No home inspection? Protections vary in DC, Maryland and Virginia

For potential homebuyers who find themselves in bidding wars against other buyers for the same property, two ways to get their offers to the top of the list are making an above list, all-cash offer, and waiving contingencies up front, sometimes even a home inspection.

Even in this competitive market, real estate agents still advise against waiving that inspection.

A survey by home repair platform Angi (formerly Angie’s List) of recent homebuyers found 85% said they had to fix at least one problem they were unaware of during the buying process — and at an average cost of almost $7,200 in the first year.

In the D.C. metro, the cost of a home inspection averages from $350 for a small condo to $800 for a larger, single-family home.

But, depending on where you are buying, a no upfront inspection contingency by the buyer does not mean the seller is off the hook.

“Maryland and the District of Columbia have much stronger consumer protection laws. A seller has a much higher bar as far as things they need to disclose,” said Derrick Swaak, managing broker of TTR Sotheby’s International Realty in McLean, Virginia, and a member of the board of directors for the Northern Virginia Association of Realtors.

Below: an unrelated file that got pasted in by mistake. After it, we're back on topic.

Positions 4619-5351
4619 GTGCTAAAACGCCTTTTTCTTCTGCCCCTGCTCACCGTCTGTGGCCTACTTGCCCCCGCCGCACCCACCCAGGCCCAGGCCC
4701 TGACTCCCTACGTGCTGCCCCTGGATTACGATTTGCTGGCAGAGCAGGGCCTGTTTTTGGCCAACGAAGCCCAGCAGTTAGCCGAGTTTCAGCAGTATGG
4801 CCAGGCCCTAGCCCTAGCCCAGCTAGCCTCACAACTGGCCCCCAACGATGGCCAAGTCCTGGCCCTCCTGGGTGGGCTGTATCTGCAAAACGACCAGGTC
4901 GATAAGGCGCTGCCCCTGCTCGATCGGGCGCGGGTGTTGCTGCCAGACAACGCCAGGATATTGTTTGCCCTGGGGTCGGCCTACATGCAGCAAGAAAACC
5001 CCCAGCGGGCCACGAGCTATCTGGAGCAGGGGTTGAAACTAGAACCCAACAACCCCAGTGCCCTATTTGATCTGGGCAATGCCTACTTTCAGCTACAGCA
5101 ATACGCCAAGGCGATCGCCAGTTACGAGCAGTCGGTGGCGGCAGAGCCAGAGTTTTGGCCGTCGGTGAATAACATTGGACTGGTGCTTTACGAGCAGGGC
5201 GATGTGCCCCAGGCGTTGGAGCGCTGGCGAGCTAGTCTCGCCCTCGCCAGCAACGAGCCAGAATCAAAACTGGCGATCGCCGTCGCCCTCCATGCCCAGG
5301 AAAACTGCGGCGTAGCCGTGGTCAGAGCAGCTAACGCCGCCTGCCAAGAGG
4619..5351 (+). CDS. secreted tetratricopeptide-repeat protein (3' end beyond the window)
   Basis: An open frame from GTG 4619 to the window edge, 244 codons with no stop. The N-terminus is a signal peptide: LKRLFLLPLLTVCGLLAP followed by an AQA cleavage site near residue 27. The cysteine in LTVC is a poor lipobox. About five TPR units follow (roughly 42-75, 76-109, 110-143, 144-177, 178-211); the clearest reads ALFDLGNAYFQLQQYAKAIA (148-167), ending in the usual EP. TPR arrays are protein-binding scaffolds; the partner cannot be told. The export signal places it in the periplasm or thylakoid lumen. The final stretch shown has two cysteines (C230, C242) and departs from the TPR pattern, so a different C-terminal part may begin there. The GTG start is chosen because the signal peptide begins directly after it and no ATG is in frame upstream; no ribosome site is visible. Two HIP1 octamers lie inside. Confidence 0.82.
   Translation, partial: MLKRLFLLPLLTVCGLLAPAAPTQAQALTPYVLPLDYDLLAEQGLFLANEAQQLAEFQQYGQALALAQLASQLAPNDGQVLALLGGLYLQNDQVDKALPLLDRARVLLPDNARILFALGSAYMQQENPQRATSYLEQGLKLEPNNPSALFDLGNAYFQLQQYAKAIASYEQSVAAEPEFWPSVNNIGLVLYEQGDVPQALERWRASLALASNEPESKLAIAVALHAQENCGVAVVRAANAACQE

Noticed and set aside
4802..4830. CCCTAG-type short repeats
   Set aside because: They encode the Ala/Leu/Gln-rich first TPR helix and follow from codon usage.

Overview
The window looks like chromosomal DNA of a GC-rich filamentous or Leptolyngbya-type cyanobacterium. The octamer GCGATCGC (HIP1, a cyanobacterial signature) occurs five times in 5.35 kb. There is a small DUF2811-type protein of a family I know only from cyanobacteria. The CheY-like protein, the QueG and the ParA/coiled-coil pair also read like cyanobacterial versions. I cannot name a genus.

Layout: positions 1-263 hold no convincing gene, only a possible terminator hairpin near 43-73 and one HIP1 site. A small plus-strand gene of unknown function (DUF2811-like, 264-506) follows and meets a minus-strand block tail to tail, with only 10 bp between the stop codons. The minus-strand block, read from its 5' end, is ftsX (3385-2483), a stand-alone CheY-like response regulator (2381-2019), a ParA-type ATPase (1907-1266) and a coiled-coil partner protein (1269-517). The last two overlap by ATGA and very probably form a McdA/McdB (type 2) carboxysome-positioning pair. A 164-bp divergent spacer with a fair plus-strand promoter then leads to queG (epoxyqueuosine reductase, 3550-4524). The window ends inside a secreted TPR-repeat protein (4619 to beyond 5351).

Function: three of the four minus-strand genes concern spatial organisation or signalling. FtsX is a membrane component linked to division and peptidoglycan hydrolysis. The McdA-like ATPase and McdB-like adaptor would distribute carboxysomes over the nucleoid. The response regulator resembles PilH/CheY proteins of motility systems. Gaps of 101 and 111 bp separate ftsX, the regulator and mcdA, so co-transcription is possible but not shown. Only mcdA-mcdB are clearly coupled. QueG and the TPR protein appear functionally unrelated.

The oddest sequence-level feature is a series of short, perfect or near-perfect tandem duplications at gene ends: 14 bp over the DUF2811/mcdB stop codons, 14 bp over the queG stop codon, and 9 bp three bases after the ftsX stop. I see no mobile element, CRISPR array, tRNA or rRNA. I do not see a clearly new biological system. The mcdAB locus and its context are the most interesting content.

“Virginia on the other hand has always been a caveat emptor state. It is a buyer-beware environment, so a seller really has very few disclosure requirements,” he said.

But in Virginia, the listing agent who represents the seller has a higher disclosure requirement. The agent needs to disclose any adverse conditions or defects with the property, “of which they are aware.”

“But they also can’t just hide their head in the sand and pretend they didn’t know about it. For example, the seller will mention, ‘Oh, it rained last night and we had 3 inches of water in the basement,’ and the listing agent needs to disclose that,” Swaak said.

Not all repairs a buyer discovers that may need to be made are caught in a home inspection. Also, some buyers, as part of a contract offer, are willing to accept defects that inspections uncover, knowing the repairs will be on their own dime.

The most common issues that needed repair for buyers within the first year, according to the Angi study, involved electrical, drainage and roofing.

Jeff Clabaugh

Jeff Clabaugh has spent 20 years covering the Washington region's economy and financial markets for WTOP as part of a partnership with the Washington Business Journal, and officially joined the WTOP newsroom staff in January 2016.

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